DURHAM — North Carolina is among a group of coastal states pressing the Obama administration to end a two-decade moratorium and allow offshore exploration for oil and natural gas. Advocates here are hoping to get North Carolina included on the federal list of ocean waters to be set aside for future exploration.
Gov. Pat McCrory was recently made vice chairman of the two-year-old Outer Continental Shelf Governors Coalition, giving the state a higher profile in offshore drilling. McCrory described his involvement at an energy conference Wednesday organized by the N.C. Chamber, the state's influential business lobbying organization.
Offshore drilling in U.S. waters is dependent on federal permitting, a process that got underway several years ago and stalled in the wake of the Deepwater Horizon blowout and oil spill in the Gulf of Mexico three years ago.
North Carolina is in its strongest position in years to promote offshore energy exploration, which remains highly controversial, especially in tourism-dependent, coastal regions. The state legislature is controlled by a business-friendly Republican legislature and McCrory has expressed strong support for offshore energy exploration.
“We have got to get into the exploration business in North Carolina,” McCrory, a former Charlotte mayor who previously worked for Duke Energy, said Wednesday. “We're reeling from sitting on the sidelines for the past decade, which we should have never done.”
McCrory said he continues to promote his “all of the above” approach to energy, endorsing such options as shale gas exploration in the state's midsection as well as offshore wind farms. But he also said the time is approaching for a hard look at the costs of subsidizing renewable energy resources such as solar and wind, with the ultimate goal of phasing out those subsidies.
Another speaker at the conference, John Morrison, chief operating officer at Strata Solar, took issue with McCrory's view. Morrison said in an interview that it’s a common misconception that renewable energy increases utility bills but building power plants doesn't.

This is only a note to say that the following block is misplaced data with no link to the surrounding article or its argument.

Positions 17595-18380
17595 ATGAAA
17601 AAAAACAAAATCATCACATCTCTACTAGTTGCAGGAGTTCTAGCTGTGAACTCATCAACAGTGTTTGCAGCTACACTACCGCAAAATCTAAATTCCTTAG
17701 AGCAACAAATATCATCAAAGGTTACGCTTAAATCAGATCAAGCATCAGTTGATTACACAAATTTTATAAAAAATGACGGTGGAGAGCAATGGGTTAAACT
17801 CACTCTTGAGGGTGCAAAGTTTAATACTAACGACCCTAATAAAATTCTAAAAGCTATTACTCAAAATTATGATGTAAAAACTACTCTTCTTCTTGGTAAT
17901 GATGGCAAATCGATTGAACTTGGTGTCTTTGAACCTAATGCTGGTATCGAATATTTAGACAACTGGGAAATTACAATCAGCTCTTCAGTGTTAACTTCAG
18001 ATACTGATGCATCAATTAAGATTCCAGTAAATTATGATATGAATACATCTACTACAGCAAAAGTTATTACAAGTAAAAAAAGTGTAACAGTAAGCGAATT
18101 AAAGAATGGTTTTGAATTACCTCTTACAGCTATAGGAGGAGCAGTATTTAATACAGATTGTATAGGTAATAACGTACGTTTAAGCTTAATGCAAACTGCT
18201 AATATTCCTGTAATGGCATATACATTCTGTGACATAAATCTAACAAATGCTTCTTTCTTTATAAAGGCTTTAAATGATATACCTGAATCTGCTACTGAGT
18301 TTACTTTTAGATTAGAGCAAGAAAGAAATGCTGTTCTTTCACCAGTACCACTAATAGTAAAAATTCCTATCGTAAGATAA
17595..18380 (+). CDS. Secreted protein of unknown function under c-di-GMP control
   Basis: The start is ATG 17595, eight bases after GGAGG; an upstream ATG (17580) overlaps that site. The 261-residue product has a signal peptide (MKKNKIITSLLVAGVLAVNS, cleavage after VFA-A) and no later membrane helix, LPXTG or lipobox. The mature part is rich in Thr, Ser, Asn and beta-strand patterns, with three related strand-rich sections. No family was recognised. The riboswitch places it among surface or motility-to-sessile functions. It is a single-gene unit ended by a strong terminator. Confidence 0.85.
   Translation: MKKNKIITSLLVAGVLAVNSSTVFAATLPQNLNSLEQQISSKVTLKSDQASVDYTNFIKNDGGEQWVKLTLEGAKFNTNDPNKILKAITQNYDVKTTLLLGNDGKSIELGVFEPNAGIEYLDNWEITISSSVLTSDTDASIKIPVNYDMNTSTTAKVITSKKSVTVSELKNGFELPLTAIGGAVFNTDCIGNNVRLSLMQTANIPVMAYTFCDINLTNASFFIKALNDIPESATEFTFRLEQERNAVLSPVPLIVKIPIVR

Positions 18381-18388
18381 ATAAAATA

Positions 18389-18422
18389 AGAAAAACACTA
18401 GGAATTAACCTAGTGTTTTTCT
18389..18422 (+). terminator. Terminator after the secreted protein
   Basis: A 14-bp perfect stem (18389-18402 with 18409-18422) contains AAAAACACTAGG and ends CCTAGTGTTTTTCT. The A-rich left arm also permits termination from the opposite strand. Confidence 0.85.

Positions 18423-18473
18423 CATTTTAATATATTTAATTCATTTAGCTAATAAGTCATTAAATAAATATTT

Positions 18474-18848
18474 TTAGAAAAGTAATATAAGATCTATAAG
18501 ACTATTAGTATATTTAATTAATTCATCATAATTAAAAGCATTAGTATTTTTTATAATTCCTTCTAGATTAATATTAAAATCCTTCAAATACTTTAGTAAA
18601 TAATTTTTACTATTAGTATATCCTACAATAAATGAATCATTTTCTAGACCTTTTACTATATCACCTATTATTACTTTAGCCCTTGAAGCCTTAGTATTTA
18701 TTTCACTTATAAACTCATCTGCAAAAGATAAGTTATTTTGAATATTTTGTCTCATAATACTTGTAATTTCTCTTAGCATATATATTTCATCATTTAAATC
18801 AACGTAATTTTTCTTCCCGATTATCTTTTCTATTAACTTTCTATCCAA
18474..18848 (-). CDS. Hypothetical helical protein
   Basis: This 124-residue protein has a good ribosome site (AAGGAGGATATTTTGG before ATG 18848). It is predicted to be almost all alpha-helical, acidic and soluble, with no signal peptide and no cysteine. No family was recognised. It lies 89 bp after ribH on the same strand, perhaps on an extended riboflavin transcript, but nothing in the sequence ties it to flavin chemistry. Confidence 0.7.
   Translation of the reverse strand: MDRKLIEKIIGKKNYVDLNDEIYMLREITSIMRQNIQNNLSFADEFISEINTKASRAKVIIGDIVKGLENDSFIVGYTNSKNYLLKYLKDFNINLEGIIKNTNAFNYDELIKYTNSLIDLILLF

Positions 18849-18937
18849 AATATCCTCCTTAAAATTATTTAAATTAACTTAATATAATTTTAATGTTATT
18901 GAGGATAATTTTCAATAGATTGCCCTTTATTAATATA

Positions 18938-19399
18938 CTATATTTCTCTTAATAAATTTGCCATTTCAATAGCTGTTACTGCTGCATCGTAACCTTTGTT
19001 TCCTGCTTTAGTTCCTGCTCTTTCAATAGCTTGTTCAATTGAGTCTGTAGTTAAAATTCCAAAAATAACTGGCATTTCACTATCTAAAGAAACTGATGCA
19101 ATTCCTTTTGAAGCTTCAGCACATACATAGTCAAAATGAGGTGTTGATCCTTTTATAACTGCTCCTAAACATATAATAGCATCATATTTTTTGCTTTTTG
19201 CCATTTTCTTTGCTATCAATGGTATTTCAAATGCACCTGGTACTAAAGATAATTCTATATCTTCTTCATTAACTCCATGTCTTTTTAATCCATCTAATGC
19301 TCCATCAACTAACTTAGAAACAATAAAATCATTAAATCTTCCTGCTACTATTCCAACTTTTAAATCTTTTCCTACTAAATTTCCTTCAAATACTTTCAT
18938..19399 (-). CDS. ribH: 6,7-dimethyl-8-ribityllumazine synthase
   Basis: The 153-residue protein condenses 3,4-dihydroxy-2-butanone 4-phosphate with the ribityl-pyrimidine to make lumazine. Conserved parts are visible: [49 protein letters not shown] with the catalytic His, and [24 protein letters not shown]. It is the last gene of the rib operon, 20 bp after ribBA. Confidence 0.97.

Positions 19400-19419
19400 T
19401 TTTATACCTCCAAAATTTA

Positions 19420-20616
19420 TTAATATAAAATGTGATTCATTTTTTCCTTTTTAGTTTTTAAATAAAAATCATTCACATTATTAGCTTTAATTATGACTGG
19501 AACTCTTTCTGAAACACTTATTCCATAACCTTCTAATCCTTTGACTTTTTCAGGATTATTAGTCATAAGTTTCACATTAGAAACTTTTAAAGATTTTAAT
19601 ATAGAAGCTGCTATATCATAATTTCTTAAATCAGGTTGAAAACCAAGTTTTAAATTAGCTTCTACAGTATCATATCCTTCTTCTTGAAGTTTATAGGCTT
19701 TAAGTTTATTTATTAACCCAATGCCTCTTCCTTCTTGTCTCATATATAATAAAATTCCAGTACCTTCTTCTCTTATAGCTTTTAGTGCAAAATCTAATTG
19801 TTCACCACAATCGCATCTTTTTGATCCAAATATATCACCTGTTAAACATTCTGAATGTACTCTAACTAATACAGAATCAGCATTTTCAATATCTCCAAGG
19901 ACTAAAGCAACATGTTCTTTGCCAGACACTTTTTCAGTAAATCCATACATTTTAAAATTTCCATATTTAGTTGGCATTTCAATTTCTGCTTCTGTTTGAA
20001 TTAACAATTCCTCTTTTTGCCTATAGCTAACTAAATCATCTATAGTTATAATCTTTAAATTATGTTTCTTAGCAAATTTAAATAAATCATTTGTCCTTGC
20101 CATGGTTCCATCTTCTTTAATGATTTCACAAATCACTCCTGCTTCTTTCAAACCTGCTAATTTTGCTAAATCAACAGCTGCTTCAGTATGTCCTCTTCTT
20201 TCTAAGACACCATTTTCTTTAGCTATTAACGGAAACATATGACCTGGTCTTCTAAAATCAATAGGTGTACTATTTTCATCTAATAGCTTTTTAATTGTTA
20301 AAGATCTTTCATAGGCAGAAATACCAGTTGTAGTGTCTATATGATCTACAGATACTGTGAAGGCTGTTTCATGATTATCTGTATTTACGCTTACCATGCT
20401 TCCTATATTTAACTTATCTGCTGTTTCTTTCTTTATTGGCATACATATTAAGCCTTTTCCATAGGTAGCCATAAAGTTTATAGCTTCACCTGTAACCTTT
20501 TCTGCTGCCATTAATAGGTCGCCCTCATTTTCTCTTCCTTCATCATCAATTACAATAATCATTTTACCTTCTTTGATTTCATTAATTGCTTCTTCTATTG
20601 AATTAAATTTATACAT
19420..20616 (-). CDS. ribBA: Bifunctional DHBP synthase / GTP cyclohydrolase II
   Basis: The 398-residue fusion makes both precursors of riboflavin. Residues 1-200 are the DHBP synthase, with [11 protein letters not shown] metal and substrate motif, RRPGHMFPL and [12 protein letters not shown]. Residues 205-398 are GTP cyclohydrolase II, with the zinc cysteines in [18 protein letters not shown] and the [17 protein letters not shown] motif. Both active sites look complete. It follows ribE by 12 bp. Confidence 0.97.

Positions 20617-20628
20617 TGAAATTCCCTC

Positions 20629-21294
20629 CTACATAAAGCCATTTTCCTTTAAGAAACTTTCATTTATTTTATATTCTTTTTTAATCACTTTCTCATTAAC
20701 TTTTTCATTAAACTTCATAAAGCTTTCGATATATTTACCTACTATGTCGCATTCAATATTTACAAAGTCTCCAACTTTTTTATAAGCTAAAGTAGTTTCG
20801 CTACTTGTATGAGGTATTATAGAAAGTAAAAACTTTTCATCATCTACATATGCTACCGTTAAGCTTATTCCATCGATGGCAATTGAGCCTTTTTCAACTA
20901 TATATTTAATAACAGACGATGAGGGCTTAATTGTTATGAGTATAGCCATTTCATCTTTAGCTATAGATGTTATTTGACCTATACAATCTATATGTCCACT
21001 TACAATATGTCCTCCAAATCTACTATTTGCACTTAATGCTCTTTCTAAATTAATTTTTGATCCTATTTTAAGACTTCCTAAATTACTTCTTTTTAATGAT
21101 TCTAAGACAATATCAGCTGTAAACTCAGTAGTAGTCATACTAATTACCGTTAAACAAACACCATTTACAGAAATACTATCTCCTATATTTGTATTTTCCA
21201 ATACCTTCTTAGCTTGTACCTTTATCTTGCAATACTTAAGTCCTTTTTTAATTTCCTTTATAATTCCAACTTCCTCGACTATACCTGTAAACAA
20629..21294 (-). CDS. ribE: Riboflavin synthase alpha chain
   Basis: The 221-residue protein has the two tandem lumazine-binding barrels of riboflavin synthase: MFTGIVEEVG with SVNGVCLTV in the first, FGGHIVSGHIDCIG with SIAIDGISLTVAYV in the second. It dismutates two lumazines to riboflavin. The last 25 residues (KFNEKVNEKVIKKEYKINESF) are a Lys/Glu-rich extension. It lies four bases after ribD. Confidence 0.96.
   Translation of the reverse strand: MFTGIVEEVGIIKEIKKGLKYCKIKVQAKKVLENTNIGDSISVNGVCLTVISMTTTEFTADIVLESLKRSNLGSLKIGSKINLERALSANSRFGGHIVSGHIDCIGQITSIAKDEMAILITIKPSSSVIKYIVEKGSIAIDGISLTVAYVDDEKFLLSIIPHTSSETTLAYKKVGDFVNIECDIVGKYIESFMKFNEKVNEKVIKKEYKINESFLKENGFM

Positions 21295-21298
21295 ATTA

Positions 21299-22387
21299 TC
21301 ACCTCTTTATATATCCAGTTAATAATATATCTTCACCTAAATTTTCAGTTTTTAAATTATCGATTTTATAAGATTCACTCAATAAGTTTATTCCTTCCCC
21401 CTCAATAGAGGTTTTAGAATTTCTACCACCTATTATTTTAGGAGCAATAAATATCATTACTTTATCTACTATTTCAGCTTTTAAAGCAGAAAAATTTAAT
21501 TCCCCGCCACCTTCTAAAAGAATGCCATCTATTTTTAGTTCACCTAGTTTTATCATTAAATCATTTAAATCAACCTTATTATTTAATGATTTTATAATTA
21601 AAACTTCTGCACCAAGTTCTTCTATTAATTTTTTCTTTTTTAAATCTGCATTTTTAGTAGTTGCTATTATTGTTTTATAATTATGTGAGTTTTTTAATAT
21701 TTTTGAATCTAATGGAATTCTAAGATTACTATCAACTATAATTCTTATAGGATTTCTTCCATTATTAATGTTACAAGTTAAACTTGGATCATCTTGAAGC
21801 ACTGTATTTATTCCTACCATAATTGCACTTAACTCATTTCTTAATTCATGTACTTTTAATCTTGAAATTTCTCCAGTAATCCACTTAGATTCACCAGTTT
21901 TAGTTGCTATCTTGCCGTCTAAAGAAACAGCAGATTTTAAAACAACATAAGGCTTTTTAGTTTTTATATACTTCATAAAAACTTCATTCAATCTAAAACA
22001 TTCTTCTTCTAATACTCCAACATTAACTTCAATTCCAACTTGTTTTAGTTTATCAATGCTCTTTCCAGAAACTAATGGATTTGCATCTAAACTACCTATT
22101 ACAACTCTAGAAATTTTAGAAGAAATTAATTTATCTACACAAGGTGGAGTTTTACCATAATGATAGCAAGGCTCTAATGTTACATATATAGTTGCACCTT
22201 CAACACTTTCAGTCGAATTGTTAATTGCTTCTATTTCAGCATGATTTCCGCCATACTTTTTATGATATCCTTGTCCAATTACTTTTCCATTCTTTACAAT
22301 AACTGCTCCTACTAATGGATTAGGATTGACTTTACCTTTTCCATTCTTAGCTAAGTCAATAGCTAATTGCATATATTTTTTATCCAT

Morrison said that as the cost of nuclear and coal power has risen significantly, solar energy costs have plummeted in recent years to the point that the cost of building a solar farm is marginally above the cost of conventional electricity.
“That's the thing that’s so distressing,” Morrison said about McCrory's remarks. “Our core base generation costs are going up. Solar, on the other hand, is coming down.”
Advocates of drilling predicted that offshore exploration would generate thousands of jobs in North Carolina, as well as a financial windfall through shared revenue agreements with the federal government from the lease proceeds.
Decision years away
The offshore coalition is made up of eight coastal states, including Alaska, Texas, Virginia and South Carolina.
Offshore leasing in the Atlantic Ocean is off-limits through 2017, but coastal states are working to persuade federal authorities to include leasing in the five-year plan through 2022. The states also want to begin seismic testing of ocean bottoms, which is opposed by some environmental organizations that say the testing causes explosions that are harmful to whales and marine life.
About a half dozen companies have expressed interest in conducting seismic tests and selling the test results to the energy industry, said Andy Radford, senior policy adviser for offshore energy at the American Petroleum Institute, the oil-and-gas lobbying organization.
The U.S. Department of Interior is expected to begin its review next fall. A federal decision on opening the Atlantic Ocean to seismic testing would likely come in early 2017, Radford said.
The Interior Department was prepared to include the area in the 2012-2017 period for potential exploration but balked after the Deepwater Horizon accident. Seismic testing would precede drilling exploratory wells to assess the offshore area’s energy potential.
“The five-year plan is how you get on the dance ticket to have a lease sale,” Radford said.
The development cycle from initial testing to energy production can take a decade, he said.
The mid-Atlantic region, which includes offshore North Carolina, is estimated to contain about 1.4 billion barrels of oil and more than 19 trillion cubic feet of natural gas. (By comparison, the three-county area in North Carolina’s midsection eyed for fracking is estimated to have about 1.7 trillion cubic feet of natural gas.)
McCrory has also embraced offshore wind farm development, the production of which would almost certainly require government subsidies. On Wednesday, however, McCrory told the N.C. Chamber audience that the state needs to assess the long-term benefits of renewable subsidies.
“At what point in time do the subsidies decelerate, end or decrease?” he said. “One of North Carolina’s recruitment selling points is our low energy costs.”
McCrory left the Sheraton Imperial hotel in Durham upon concluding his remarks and was not available for comment.
North Carolina households have typically paid less than 50 cents a month for renewable energy produced by Charlotte-based Duke Energy and Raleigh-based Duke Energy Progress.
Duke residential customers currently are receiving a 4-cent monthly credit on their utility bills because the power company had overestimated renewable costs and overcharged customers. Progress households are paying 19 cents a month.